VIPER Frequently Asked Questions

The VIPER program engages students in energy research early on, enabling them to perform graduate level work as undergraduates. Upon successful completion of the program, students receive two degrees: a BSE and a BA. The ultimate goal is to raise innovators in high-caliber research careers who develop sustainable ways to harness, convert, and use energy. The VIPER program has faculty and staff dedicated to advising the VIPER students and meet one-on-one with each cohort member. Cohorts bond, study, work, and get involved in research starting their first year at Penn.

We like to say it is a lot of challenging fun! VIPER students, like any student doing a dual degree with SEAS, must complete at least 46 credits to graduate. As part of these credit units, student complete the VIPER requirements described on the curriculum page, the SEAS requirements, the SAS general requirements, and the requirements for each of their majors.

Keep in mind, however, that a dual degree doesn’t mean double the work. Many courses between the SAS and SEAS double count, but there is somewhat less flexibility with electives due to the requirements involved in completing two degrees. Studying languages, going abroad, and getting a minor could all be accomplished with sufficient planning, but may extend the time needed to complete the program. AP credits can help lighten the workload and make these possible.

The basic VIPER first semester schedule includes a math class (i.e., MATH104, MATH114, or MATH240); a course in chemistry (e.g., CHEM115, CHEM101); a laboratory class (i.e., CHEM053); a physics class (e.g., PHYS150, PHYS170); an introduction to their engineering major; and a writing seminar. VIPER students receive additional curriculum advice and consult with faculty and staff the summer prior to entering Penn. An overview of the VIPER curriculum can be found here.

Yes, VIPER students take courses that other Penn students take. An overview of the VIPER curriculum is online.

All VIPER students work with the program directors to connect with a research mentor on campus to work with after their first year. The research stipend comes from VIPER funds and covers basic living expenses for the summer. Additional paid internships can be set up with CURF and other Penn resources, and VIPER will help students through this process.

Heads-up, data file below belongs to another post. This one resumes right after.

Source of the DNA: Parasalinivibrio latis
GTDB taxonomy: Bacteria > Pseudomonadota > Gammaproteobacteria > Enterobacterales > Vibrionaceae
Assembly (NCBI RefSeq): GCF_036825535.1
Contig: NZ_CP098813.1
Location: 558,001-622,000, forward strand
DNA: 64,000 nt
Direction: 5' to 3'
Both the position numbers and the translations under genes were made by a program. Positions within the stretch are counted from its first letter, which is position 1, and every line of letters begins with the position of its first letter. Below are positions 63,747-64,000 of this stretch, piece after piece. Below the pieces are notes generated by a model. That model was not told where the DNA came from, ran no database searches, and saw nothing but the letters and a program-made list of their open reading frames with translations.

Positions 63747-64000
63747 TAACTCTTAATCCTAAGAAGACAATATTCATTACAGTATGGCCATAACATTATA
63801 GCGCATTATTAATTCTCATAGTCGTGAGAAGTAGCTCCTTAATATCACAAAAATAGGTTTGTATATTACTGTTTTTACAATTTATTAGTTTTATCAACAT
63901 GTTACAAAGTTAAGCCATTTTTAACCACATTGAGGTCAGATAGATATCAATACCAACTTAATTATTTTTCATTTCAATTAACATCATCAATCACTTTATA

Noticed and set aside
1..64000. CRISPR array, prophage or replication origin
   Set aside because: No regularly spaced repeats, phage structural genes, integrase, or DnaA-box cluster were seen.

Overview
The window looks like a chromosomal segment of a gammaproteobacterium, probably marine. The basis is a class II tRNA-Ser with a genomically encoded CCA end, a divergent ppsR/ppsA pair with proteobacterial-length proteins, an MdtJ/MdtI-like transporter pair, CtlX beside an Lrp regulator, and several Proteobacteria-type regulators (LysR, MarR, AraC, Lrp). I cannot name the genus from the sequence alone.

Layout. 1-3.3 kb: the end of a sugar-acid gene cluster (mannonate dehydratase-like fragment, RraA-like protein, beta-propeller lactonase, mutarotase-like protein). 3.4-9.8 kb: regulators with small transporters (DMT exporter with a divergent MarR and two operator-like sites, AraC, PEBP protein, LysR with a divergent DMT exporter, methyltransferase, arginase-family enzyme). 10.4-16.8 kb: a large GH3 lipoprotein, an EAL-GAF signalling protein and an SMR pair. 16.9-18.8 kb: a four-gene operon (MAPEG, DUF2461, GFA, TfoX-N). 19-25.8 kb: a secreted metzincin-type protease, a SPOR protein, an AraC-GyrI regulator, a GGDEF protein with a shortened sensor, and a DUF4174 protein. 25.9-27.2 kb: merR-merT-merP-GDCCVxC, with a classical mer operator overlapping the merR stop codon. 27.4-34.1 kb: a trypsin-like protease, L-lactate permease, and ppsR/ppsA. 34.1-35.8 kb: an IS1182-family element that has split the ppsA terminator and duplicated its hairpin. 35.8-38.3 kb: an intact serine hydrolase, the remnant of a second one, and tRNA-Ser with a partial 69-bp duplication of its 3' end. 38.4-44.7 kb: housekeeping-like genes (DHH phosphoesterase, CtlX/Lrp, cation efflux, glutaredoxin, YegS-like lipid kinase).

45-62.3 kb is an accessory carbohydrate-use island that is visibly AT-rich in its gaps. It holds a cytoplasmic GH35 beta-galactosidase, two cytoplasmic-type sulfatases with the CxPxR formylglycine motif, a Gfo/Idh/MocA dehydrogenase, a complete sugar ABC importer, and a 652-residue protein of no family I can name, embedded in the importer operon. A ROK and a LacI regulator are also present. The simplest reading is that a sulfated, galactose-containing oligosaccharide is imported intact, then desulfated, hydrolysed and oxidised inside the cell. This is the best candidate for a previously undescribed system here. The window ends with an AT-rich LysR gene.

There are two courses specific to the VIPER program, VIPR120 and VIPR121, taken in the spring of the freshman year and fall of the sophomore year, respectively. These courses provide an introduction to doing scientific and engineering research. VIPER classes (or cohorts) take these classes together. They complete many other courses together as well, collaborate on projects, and work together inside and outside of class. They study together in the VIPER student room and have a shared experience in the program that makes for a supportive and collaborative group.  

There is also a requirement to take 3 CUs worth of energy-related coursework, which can overlap with the students’ general and/or major requirements; up to 2 CUs of independent study; and 1 CU of a capstone/research portfolio credit. See the curriculum information here for more information.

There are faculty on campus who do research relevant to the science and technology of energy. Students are encouraged to look for researchers in the following departments on campus: Mechanical Engineering, Chemical and Biomolecular Engineering, Materials Science and Engineering, Electrical Engineering, Chemistry, Physics and Astronomy, Mathematics, Biology, Biophysics, Earth and Environmental Science, and Bioengineering.

Yes! In the first year, field trips included visiting power plants, solar fields and wind turbine manufacturing plants in the Fairless Hills; a hike in the Wissahickon Valley; and a trip to the Chemical Heritage Foundation and Reading Terminal.

Not yet, the first VIPER class graduated in 2016, but you can find more information about Penn Alumni here.

The VIPER program cannot admit students who already have started their undergraduate education at another college or university.

Contact the program manager, Dr. Hughes, at as soon as possible. You can read more about internal transfers here.

You should contact the Managing Director, Dr. Hughes, at

The VIPER program does not charge twice as much as it would to enroll in a single school at Penn. Student Registration and Financial Services publishes a cost-of-attendance overview here.

If Penn is your first choice, applying early decision is encouraged.

The size of the VIPR120 and 121 seminar is dependent on the size of each VIPER class, which has been 10 and 13 students for the first two years, respectively. These classes may grow in size, but will not become larger than 25 students. Other classes at Penn can vary from seminar size (10-20 students) to large lecture classes of 200 students. This information can be found when signing up for classes on PennIntouch.

Yes, VIPER students do research as well as senior design in the School of Engineering and Applied Science.